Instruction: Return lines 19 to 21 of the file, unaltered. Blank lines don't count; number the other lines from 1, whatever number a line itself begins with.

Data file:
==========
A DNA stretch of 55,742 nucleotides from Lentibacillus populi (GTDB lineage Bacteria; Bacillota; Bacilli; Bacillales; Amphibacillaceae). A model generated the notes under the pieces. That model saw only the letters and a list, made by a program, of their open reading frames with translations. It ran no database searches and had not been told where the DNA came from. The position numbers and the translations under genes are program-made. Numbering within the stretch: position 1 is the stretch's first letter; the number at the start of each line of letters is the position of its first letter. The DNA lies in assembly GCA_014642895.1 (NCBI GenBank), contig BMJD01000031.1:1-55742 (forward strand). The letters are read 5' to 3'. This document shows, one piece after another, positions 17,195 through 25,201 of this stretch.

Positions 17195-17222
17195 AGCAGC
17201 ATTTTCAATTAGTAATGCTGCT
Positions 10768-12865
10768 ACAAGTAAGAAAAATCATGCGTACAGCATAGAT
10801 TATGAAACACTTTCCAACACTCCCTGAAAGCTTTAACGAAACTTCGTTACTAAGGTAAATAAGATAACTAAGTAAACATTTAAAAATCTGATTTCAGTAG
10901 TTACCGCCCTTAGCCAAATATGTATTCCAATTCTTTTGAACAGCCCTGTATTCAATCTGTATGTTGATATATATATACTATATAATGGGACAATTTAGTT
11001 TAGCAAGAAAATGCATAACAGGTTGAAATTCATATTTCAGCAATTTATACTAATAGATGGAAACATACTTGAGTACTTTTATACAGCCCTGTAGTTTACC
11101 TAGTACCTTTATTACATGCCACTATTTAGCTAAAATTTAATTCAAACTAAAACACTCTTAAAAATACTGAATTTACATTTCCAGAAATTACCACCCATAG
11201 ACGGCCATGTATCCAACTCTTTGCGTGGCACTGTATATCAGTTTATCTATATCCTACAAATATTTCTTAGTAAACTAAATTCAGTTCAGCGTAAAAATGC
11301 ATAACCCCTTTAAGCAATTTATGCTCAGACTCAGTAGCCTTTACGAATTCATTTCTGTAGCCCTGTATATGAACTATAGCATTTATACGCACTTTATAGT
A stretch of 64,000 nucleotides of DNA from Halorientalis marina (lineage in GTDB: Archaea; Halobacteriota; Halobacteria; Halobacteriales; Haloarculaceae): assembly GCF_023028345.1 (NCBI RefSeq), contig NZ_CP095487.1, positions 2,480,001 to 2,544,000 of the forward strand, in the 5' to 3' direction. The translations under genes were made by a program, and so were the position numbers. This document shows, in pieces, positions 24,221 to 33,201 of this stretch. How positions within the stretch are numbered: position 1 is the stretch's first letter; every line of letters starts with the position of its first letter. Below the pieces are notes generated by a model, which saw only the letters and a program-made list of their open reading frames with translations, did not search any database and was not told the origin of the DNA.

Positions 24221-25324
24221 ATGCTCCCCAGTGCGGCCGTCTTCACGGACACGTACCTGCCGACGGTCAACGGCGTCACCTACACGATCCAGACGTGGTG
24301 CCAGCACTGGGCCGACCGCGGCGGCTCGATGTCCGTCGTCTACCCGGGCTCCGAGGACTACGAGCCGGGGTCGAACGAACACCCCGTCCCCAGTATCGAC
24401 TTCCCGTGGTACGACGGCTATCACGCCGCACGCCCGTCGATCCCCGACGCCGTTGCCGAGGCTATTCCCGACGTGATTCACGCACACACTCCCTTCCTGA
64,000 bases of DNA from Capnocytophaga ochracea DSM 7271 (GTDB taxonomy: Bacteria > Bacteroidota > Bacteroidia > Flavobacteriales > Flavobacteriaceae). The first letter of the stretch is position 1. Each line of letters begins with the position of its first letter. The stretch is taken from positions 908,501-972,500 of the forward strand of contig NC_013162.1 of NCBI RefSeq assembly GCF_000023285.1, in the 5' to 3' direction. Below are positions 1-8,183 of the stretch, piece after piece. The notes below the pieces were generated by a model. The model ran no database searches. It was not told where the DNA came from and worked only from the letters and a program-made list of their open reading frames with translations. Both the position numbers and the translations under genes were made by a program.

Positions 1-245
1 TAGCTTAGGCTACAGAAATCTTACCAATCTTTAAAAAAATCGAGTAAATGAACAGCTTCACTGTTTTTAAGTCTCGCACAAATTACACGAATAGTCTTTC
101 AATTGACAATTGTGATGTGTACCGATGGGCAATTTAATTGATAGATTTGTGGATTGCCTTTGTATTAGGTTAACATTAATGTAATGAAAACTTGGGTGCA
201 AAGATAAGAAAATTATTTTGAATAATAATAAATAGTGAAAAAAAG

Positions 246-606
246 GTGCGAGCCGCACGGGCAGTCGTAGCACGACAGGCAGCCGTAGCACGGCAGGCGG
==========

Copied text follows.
Positions 1-245
1 TAGCTTAGGCTACAGAAATCTTACCAATCTTTAAAAAAATCGAGTAAATGAACAGCTTCACTGTTTTTAAGTCTCGCACAAATTACACGAATAGTCTTTC
101 AATTGACAATTGTGATGTGTACCGATGGGCAATTTAATTGATAGATTTGTGGATTGCCTTTGTATTAGGTTAACATTAATGTAATGAAAACTTGGGTGCA